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Even Shovel Knight’s Japanese localization is a throwback

"Way back in the day, game localization was the wild West"

With Shovel Knight, developer Yacht Club Games made it clear from the get-go that it was committed to recapturing that retro 8-bit aesthetic. That’s apparent just by looking at it — but the team’s dedication to old school adventure games trickled down into its localization, too. Now that the game is available in Japan, the developer offers a look inside and history lesson of the Japanese localization process for both Shovel Knight and classic ‘80s games in a detailed blog post.

Yacht Club Games broke down the changes it made (with localization team 8-4) when bringing Shovel Knight overseas. Every change was motivated by the desire to emulate differences players would find between Japanese Famicom games and their Western NES counterparts. These vary from the obvious — changing the language from English to Japanese — to the more granular, like changing the font size, altering sprite animations and redesigning some characters and objects.

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"When we went about localizing Shovel Knight, we wanted to recreate some of the fun differences you might find between regions," the development team wrote in a post. "We even went through the process of trying to ‘reverse’ localize it. That meant to us, asking what features Shovel Knight would have had if it started out as a Japanese game."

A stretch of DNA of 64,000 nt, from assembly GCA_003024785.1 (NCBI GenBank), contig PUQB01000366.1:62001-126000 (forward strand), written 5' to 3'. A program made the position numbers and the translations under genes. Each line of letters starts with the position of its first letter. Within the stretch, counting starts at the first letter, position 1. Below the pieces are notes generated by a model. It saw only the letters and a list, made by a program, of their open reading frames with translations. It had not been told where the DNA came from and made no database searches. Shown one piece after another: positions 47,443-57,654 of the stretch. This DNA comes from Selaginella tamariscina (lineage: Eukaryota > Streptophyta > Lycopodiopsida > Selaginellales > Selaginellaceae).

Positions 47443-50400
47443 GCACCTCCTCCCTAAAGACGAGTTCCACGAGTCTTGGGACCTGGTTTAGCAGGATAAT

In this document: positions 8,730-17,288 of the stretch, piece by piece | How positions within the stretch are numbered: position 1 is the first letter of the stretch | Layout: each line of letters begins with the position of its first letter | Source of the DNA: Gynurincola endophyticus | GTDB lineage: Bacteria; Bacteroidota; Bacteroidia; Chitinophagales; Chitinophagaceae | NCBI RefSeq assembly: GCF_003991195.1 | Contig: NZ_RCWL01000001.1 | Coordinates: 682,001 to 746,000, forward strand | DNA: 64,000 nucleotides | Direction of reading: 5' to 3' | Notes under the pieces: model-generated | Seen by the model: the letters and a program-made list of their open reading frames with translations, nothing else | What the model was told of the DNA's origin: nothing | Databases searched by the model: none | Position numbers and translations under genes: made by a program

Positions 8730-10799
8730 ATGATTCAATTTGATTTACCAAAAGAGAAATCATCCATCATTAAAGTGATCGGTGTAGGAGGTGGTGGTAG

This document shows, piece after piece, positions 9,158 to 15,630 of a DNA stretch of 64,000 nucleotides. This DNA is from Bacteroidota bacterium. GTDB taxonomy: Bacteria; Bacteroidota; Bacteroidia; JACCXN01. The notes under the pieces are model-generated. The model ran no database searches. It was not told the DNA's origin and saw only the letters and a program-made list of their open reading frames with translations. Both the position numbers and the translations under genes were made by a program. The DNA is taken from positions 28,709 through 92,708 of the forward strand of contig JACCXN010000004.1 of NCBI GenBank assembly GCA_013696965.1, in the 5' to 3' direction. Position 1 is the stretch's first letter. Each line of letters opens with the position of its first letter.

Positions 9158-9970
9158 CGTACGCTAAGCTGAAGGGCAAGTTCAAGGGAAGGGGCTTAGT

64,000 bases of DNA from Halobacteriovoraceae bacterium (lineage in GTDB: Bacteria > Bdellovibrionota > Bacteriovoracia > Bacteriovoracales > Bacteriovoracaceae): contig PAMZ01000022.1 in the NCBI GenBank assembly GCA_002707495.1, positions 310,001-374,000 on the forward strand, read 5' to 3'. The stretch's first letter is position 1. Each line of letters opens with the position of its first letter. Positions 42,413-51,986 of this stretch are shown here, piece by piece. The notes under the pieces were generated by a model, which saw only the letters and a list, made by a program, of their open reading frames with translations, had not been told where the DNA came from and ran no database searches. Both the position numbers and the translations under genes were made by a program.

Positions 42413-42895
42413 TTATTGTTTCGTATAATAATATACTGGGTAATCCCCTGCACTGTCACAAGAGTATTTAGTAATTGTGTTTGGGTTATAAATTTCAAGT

The post illustrates how Japanese and English games often differed by using a variety of examples, like The Legend of Zelda and Super Mario Bros. 2 (or Doki Doki Panic, depending on where you're from). Yacht Club Games highlights the extensive work to alter these '80s games for Western audiences, a process 8-4 managed to emulate in a number of ways for the contemporary Shovel Knight.

The English logo was kept on the Japanese version's title screen, as many Japanese games mix in English text. As for dialogue, Japanese players can choose to read it in Katakana characters, most commonly found during the Famicom days, or Kanji, which is considered to be the more "nostalgic and retro" of the two, thanks to its prevalence in Super Famicom games.

Kanji characters even appear bigger than Katakana characters in the game; they’re 12-by-12 pixels, just as they were on the Super Famicom, while the Famicom and NES could only fit text that was at most eight-by-eight pixels.

Yacht Club Games and 8-4 also revised some sprites to be more regionally appropriate. In the Japanese Shovel Knight, health can be upgraded using rice balls, and the Midas Coin item has a hole in it to resemble Japanese coins. Character portraits have also been altered to "have a slightly more anime-esque art style," according to the post.

There’s also some graphical changes that are enabled through cheats introduced in the Japanese version. Using that Japanese cheat code — which the team didn’t reveal — will turn on localization changes in Shovel Knight’s other languages, or players can just choose to play through the game in Japanese to see them. An update will be available soon for non-native players to check out the in-depth Japanese localization.

For more on Shovel Knight in its original, English language version, check out our review.

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